NASA Glenn is conducting in-house research on rare earth permanent magnets to assist in developing a free-piston Stirling convertor for the Advanced Stirling Radioisotope Generator (ASRG) and Fission Surface Power (FSP) applications. The permanent magnet research efforts include magnet characterization and magnet aging tests.
Magnet characterization is typically performed on 1-cm cube neodymium-iron-boron rare earth permanent magnets obtained from various vendors. The remanence (Br), intrinsic coercivity (Hci) and the magnetization are measured for each of the magnet samples over the temperature range of 20 ºC to 140 ºC.
Based on the results of the magnet characterization tests, several magnet grades are selected for a short-term magnet aging test. The short-term magnet aging test is a 200 hour test, with the magnet samples exposed to elevated temperatures and external demagnetizing fields. Magnet grades that survive the short-term magnet aging test are then subjected to the long-term magnet aging test. The long-term magnet aging test is an 18,000 hour test, with the magnet samples exposed to elevated temperatures and external demagnetizing fields.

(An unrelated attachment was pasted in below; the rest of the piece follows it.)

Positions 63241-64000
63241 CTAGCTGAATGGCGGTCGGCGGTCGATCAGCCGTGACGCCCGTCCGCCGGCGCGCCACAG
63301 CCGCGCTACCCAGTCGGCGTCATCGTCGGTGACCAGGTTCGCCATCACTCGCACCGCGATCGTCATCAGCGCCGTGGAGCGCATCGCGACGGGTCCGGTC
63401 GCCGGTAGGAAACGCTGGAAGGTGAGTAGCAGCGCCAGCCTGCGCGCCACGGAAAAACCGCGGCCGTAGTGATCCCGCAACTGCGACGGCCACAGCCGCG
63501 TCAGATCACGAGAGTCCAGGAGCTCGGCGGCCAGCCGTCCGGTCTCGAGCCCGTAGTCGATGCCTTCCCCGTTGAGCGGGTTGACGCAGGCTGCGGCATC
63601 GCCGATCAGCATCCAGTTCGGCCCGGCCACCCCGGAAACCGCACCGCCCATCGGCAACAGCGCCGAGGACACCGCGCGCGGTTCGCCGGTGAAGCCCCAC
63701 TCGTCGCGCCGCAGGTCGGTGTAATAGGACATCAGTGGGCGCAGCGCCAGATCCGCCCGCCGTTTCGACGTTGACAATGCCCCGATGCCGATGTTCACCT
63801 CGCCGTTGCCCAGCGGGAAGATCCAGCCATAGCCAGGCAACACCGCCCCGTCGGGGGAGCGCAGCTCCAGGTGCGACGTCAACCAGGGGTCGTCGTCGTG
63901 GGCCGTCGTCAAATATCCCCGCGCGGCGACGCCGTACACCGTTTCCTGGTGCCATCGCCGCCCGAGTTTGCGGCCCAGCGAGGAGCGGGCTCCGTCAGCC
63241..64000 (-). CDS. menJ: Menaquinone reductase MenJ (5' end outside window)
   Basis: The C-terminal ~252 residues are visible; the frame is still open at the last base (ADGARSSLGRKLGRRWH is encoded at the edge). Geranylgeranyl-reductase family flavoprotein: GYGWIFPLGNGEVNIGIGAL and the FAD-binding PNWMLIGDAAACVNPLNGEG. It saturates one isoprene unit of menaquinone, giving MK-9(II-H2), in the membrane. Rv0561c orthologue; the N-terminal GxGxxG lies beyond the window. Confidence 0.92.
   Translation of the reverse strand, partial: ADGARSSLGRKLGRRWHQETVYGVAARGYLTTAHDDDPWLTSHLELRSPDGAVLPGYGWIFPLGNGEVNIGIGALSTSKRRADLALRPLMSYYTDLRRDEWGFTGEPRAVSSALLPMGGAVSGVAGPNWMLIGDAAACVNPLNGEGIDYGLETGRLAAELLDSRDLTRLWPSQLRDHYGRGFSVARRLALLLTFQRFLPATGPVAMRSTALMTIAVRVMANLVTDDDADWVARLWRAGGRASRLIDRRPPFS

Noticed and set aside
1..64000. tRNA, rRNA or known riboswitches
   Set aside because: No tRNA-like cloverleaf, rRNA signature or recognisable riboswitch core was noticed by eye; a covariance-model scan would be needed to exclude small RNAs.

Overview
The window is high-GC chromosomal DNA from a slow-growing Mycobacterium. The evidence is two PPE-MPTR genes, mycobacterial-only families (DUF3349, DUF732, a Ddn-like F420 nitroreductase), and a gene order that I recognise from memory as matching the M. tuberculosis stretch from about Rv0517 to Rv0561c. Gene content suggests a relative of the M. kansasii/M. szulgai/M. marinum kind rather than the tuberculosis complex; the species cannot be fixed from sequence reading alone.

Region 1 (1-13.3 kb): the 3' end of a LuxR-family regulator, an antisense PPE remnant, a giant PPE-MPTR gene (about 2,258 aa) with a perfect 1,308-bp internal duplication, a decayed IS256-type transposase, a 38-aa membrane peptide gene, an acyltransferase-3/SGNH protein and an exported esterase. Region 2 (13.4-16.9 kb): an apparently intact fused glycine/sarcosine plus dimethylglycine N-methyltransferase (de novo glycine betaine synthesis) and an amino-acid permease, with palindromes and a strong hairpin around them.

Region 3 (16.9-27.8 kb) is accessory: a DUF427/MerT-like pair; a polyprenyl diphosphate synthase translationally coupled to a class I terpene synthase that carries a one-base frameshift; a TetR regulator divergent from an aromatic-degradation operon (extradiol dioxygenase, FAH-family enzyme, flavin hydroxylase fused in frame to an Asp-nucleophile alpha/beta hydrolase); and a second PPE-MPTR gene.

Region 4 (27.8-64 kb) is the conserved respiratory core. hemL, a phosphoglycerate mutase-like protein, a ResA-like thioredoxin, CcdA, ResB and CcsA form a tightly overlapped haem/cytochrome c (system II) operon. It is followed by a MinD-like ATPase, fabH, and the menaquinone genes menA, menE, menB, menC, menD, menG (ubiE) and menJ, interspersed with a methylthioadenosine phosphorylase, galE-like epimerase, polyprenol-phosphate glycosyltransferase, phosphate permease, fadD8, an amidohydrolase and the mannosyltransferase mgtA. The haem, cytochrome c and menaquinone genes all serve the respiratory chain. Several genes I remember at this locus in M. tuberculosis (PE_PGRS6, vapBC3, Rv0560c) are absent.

A 1-cm cubic magnet is normally the sample geometry used to characterize the magnetic properties. The first step is to magnetize the sample in a process called charging. The magnetic properties can then be measured using an electromagnet and a pair of sensing coils. The B-H curve (normal induction curve) can then be calculated from the M-H curve (intrinsic induction curve).
Finally, magnet sample’s magnetic properties such as remanence, intrinsic coercivity, and coercivity are determined. Magnet characterization is normally performed at GRC for one of three reasons: 1) to gain insight into how a magnet will perform at various temperatures, 2) to measure the magnetic properties prior to conducting a magnet aging test, or 3) to measure the magnetic properties at the conclusion of a magnet aging test.
Magnet aging is determined by comparing a magnet’s pre-aging characterization data ( Br and Hci) with its post-aging characterization data. The important magnetization loss data is the decrease in Br while the important measure of loss in resistance to demagnetization is the decrease in Hci. After post-aging magnet characterization, the magnet samples are recharged, and then re-characterized to see if any permanent changes occur during testing.